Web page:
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Supernova-Related Demonstrations

The three major phenomena associated with supernovas explosions can be demonstrated with easily available and inexpensive materials. The imploding can and basketball/tennis ball demos are commonly used in physics classes; however they are not usually associated with core contraction and the detonation of stellar atmospheric layers. The most difficult concept for students to understand is density. The angel cake and cellophane is a good approximation of the amount of material that remains in the core and its size, and the amount of material that gets blown away. Since all supernovas remnant images show all the beautifully colored materials that have been blown away from the star and the core cannot be seen - students have a common misconception that the star has literally blown itself apart, which is not the case.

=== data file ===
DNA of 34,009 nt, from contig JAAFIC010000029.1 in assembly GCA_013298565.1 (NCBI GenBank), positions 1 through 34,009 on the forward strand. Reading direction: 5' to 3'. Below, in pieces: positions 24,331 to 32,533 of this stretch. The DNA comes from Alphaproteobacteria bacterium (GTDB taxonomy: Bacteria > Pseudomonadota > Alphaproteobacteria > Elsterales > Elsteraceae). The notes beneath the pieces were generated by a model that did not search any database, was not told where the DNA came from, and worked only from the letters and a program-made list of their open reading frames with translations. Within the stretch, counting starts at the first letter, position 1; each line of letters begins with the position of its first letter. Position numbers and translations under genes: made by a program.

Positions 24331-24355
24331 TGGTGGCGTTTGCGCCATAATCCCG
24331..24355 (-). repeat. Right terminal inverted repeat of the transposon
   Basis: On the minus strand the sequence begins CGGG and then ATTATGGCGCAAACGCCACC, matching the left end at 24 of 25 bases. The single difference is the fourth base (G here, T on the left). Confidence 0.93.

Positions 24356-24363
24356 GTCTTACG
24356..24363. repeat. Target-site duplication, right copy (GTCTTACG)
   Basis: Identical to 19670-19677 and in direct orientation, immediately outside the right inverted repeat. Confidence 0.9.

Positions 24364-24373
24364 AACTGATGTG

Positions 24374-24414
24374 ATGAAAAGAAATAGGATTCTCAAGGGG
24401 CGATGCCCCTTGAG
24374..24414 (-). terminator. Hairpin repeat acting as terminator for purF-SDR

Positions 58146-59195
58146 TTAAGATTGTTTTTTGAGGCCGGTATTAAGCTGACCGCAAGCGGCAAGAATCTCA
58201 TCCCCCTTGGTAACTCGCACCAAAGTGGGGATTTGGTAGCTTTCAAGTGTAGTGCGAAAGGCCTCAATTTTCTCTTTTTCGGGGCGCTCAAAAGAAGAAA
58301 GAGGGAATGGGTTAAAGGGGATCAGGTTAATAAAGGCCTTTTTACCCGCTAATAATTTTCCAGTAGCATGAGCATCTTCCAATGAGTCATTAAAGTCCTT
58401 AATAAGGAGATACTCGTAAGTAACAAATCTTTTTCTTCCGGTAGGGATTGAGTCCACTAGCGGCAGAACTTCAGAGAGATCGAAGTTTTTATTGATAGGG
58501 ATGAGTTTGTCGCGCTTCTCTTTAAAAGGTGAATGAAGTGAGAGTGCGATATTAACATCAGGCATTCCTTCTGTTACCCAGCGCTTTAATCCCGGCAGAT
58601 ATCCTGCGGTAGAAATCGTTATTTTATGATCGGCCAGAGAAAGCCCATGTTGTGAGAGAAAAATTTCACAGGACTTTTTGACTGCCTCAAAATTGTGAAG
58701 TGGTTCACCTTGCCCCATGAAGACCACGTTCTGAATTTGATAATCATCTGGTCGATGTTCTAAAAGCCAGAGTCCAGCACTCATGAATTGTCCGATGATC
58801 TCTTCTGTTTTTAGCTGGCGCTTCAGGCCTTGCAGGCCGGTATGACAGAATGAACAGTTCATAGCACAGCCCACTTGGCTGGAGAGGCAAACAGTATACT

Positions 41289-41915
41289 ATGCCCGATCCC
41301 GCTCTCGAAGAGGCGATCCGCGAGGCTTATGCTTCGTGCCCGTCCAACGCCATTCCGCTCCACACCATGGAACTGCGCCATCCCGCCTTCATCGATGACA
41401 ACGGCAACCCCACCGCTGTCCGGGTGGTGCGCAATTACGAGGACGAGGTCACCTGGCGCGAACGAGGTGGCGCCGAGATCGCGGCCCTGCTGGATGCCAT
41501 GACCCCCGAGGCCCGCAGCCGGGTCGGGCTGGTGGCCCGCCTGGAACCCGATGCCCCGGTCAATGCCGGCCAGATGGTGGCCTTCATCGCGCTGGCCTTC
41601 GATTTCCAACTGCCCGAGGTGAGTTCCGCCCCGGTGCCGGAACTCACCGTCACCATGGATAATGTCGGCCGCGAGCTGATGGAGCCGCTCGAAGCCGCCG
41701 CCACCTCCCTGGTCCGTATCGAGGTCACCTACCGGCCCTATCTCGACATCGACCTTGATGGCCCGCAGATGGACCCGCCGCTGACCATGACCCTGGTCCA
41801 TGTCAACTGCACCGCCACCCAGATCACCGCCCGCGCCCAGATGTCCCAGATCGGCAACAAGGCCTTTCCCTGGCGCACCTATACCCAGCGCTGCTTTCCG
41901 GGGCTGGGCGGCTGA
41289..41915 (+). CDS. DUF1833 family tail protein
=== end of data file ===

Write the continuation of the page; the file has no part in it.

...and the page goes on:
• High School
    • Core Contraction (Imploding Can) html | pdf
    • Ejection of Atmospheric Layers (Basketball/Tennis Ball) html | pdf
    • Core Density (Angel Cake/Cellophane) html | pdf

These demonstrations were written by Donna Young, Wright Center Research Associate, Wright

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